He is the fast, skilful, undefeated 32-year-old Ukrainian who held all four cruiserweight world title belts at once last year and hopes to follow in the footsteps of Evander Holyfield by stepping up to become heavyweight king.

Such a date is slated for next Autumn to follow any Pulev fight because the Ukrainian is the WBO’s mandatory challenger for Joshua’s belt.

Joshua is 1/2 (-200) to defeat him with Betfair, who rate Usyk at 6/4 (+150).

As the desert dust settles after the defeat of Ruiz in Saudi Arabia, it is the gathering prospect of a collision with the unknown quantity Usyk which should be of more immediate fascination rather than any vague hopes that Joshua will meet Fury or Wilder.

He has fought only once at the higher weight, defeating late replacement Chazz Witherspoon over seven rounds in October.

Holyfield Fires Usyk Warning to AJ

But there will be a fascination about any possible meeting with Joshua, with Holyfield himself saying of Usyk: “Guys like Anthony Joshua and Deontay Wilder have got longer arms and they may be stronger, but it's going to be hard for them to stay with him.

“He's real good and he'll be faster than them and he can get away from their punches.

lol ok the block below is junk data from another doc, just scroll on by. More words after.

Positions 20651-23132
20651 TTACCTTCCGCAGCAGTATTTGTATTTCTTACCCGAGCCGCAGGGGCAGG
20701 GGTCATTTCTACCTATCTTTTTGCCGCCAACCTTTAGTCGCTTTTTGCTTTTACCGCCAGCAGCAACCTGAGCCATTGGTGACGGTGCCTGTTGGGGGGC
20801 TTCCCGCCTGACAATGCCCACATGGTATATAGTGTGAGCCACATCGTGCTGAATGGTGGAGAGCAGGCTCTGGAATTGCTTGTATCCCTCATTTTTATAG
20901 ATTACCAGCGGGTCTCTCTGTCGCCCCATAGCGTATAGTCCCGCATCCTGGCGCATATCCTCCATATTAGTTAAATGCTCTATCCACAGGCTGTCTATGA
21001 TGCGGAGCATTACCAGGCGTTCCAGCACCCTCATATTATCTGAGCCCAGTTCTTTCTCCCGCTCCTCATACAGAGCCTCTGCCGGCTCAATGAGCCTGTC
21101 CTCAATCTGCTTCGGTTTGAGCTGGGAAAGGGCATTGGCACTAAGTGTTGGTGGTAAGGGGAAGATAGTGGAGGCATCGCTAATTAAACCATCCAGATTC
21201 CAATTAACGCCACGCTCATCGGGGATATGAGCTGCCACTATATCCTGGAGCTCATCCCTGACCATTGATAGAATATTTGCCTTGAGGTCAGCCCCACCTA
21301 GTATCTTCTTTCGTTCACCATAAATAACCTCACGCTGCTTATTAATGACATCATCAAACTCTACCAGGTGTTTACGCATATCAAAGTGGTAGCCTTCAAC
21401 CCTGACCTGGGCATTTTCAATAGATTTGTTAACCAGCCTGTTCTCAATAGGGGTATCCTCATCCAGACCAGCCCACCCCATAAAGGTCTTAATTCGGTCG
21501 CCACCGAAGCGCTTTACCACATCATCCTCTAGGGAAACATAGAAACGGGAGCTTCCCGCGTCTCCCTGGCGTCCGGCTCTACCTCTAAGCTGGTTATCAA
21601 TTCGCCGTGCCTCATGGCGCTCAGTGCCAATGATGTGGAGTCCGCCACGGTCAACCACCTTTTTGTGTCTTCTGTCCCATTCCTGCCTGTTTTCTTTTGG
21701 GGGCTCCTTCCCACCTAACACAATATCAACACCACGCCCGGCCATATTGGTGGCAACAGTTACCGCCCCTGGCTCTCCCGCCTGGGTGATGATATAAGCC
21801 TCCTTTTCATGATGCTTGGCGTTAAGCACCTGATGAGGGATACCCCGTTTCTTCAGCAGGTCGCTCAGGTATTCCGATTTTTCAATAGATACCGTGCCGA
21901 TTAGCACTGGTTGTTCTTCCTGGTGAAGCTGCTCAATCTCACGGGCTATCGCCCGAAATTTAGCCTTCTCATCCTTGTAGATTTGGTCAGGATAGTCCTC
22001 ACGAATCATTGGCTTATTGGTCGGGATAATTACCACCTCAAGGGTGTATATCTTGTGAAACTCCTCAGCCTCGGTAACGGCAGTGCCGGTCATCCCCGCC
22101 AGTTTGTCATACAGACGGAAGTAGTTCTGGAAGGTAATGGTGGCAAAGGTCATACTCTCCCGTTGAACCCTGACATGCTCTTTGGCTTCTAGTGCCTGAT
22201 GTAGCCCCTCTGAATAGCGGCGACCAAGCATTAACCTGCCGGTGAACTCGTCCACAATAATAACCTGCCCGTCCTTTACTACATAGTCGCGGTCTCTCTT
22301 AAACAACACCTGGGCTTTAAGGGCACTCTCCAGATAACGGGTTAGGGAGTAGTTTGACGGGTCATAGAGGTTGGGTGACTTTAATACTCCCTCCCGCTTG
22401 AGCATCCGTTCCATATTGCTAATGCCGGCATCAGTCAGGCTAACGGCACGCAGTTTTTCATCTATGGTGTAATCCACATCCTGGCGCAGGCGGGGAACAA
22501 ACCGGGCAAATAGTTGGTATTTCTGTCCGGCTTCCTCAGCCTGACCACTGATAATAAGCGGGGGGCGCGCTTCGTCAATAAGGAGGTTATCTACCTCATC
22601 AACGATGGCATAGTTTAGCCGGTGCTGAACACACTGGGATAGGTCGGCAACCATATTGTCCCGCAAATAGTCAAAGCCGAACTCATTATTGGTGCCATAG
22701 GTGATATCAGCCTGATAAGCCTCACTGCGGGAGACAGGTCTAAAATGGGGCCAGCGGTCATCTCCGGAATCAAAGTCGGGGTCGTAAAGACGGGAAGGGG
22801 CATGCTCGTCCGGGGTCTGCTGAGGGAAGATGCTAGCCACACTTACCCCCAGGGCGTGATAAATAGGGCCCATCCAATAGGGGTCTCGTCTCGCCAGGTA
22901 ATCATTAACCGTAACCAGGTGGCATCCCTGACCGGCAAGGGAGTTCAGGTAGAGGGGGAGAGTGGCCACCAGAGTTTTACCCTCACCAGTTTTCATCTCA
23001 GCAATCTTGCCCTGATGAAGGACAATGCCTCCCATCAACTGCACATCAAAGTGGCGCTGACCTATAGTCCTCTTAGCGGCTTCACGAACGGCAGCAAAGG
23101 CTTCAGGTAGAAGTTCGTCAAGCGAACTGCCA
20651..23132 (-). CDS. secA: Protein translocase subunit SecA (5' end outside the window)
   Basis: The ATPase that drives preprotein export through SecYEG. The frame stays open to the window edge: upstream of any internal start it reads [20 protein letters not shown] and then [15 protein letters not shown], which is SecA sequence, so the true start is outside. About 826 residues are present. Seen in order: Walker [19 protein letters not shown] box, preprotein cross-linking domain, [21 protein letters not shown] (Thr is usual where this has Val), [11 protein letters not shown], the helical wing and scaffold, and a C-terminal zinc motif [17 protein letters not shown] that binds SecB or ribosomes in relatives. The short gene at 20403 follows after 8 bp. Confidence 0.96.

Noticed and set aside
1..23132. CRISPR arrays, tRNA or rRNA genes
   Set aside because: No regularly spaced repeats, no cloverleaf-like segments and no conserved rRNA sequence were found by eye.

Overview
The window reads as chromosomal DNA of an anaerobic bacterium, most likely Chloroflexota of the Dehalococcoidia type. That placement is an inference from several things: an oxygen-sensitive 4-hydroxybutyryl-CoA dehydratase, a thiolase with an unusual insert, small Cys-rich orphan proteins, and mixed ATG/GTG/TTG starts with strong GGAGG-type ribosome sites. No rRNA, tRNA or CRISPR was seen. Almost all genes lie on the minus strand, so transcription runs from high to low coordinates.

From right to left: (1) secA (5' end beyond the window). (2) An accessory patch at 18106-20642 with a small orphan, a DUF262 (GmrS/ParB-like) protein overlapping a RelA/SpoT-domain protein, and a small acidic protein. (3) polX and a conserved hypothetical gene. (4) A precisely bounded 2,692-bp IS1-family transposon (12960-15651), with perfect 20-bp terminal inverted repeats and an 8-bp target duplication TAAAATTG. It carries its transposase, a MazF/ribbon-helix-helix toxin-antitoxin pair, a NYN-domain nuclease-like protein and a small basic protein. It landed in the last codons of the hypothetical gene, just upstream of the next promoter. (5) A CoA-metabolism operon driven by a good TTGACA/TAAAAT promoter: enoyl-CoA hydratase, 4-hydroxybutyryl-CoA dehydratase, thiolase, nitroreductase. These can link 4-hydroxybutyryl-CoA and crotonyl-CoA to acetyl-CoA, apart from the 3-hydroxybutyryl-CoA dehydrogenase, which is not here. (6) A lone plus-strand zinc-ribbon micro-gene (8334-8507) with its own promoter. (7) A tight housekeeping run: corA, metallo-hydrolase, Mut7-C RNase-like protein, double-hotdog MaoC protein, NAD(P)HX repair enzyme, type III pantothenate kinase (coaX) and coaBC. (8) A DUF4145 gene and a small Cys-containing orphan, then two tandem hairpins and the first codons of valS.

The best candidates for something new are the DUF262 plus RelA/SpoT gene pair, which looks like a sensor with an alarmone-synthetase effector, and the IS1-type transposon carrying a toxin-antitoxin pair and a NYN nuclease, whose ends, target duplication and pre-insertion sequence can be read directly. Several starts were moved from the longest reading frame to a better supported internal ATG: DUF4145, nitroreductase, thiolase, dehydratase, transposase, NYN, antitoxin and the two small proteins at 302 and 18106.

"Today's heavyweights are going to be bigger than him but it's going to be hard for them to stay with him because he has that speed and he has skills, and he's also southpaw.”

Let’s face this reality, too. Any possible fights between Joshua and Wilder or Fury will not take place until 2021. If ever.

If Usyk fulfils his promise as he takes on more heavyweight dates, the idea of a clash with Joshua with a big unknown X-Factor in play about the Ukrainian’s true stature will become more and more compelling.

The size difference will create a debate about the virtues of height and weight against speed, too.

Usyk, who if 6 feet 3, weighed 215 pounds for his meeting with Witherspoon in Chicago. Joshua – at 6-6 – was an unusually light 237 when he beat Ruiz last weekend.

A good big ‘un always beats a good little ‘un? Plenty will pay to see if that is true. And remember, Joshua had trouble punching down at the smaller Ruiz in their first fight.

Pulev Light Work For Joshua

Meanwhile, Pulev will be 39 years old by the time he might take on Joshua at the Tottenham Hotspur Stadium.

Given that he was utterly out-classed in his one truly top-level fight against Wladimir Klitschko in 2014, he doesn’t appear to pose much threat to the newly-rejuvenated AJ, who will be determined to look good on his London home-coming after two dates on the road.

When Joshua and Pulev were scheduled to meet in October 2017, the Londoner was a 1/5 (-500) favourite – before the 25/1 (+2500) Bulgarian underdog pulled out injured.

The price won’t be much different this time around, although Pulev might make it awkward for a while before the Watford man triumphs.

At which point he will be asked: “So what about Fury or Wilder?”

And, at which point, too, some of the smarter voices might whisper: “Let’s see how he gets past Usyk first, eh?”

About the Author

John Dillon for Bookies.com
John Dillon
John Dillon is a freelance sports journalist covering, among other things, boxing and football. His work has appeared in The London Evening Standard and USA Today.